Children’s Hospital in Ohio completed the first comprehensive national study on children’s soccer injuries and it has released some surprising results.
Kids are becoming more and more competitive in league sports and at a younger age. There is no surprise that the annual rate of injuries has soared by 111% according to the American Academy of Pediatrics. To be more specific, from 1990 to 2014 there was a 78 % increase in soccer related injuries treated in hospital emergency room departments.
So why the sudden increase in injuries of kids 12 to 17 years of age?
It was said that the increase in injuries did not correlate with the increase in number of children playing so we can’t account the rise in popularity of soccer in the states. It seems however that our young athletes are learning to be more aggressive in the game.
“Most injuries happened when a player was struck by another player or the ball, or from falling.” –HealthLine
Our kids are showing their competitiveness and I don’t think we were ready to combat that or deal with it in a constructive manner. Or maybe we are allowing our kids to push themselves too hard. Not giving them the proper time to rest and recover.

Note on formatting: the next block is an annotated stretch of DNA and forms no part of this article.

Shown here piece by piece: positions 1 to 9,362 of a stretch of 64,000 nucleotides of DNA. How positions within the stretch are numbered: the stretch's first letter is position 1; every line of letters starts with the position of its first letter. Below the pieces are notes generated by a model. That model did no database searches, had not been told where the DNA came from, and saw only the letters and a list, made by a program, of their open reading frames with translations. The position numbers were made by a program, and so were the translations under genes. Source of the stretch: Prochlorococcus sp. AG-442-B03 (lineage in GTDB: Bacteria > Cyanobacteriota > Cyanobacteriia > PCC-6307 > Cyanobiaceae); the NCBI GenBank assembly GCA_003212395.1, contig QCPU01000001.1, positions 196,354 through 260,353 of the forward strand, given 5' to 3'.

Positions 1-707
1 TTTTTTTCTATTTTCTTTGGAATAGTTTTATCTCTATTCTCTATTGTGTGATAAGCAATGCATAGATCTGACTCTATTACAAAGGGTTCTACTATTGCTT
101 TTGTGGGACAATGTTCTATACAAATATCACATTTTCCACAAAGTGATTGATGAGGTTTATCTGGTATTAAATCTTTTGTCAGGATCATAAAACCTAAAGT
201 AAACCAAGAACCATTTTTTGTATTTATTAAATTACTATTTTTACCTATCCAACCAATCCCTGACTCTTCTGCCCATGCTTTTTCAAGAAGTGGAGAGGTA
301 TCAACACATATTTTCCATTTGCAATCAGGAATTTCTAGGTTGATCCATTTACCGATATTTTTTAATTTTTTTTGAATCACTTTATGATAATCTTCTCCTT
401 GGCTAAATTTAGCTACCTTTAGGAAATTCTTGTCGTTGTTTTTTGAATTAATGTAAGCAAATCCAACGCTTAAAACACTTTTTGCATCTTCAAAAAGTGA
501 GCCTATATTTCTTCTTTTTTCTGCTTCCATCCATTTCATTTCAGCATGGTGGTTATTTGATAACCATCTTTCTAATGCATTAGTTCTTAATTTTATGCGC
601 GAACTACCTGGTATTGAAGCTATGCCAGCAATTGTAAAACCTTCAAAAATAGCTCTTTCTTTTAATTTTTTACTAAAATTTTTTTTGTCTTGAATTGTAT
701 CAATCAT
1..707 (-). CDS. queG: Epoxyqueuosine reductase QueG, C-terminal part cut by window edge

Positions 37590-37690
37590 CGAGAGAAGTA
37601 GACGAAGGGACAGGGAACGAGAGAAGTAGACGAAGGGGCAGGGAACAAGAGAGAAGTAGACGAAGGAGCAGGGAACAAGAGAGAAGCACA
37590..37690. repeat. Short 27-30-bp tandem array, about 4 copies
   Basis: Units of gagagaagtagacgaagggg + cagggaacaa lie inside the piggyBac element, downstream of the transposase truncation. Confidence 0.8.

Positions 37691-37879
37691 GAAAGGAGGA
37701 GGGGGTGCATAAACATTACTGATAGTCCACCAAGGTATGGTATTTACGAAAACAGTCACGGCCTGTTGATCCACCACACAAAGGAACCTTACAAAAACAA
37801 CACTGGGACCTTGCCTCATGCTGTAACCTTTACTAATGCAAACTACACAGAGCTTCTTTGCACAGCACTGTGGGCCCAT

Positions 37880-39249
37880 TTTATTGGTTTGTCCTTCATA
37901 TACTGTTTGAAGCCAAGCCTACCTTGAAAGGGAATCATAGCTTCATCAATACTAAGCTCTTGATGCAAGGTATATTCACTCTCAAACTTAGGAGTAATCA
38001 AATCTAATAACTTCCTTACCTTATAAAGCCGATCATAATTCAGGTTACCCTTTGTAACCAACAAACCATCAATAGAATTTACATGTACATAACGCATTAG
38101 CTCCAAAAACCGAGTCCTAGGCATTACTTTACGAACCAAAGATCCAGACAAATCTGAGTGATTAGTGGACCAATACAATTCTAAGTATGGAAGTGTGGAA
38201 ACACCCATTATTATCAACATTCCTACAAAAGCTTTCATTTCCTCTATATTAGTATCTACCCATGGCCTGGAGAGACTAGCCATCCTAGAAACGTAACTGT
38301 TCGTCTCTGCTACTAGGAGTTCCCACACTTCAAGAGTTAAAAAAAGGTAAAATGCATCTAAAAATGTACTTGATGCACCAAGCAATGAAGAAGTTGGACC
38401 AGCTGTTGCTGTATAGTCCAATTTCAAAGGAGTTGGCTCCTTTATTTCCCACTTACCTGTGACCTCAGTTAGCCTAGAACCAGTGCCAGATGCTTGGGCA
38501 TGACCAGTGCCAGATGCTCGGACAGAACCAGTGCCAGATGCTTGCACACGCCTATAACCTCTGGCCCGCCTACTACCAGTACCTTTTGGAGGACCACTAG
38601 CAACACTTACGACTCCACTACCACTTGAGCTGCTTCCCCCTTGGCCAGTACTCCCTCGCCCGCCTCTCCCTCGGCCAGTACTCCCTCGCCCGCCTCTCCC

The highest cause of injury, being at 35%, was sprains and strains followed up by fractures. Soft tissue injuries fell in the 23% and 22% range. Concussions fortunately, were at the 7% range, being the lowest of the reported injuries.
Injury prevention programs?
There are new programs out to help reduce ankle and other lower extremity injuries. There are even studies assessing the efficacy of those said programs. It is quite a world we live in, isn’t it.
Injury prevention programs (IPP’s) are a combination of warm-up, neuromuscular strength, or proprioception training, and assessments of the individual athlete in their field of play. The study compared normal practice routines with the new IPP’s and found that a little extra attention can go a long way. IPP’s significantly reduced team sport injury rates. There hasn’t been a clear understanding as to how it helps but the evidence is there none-the-less.
By: Stephanie Jones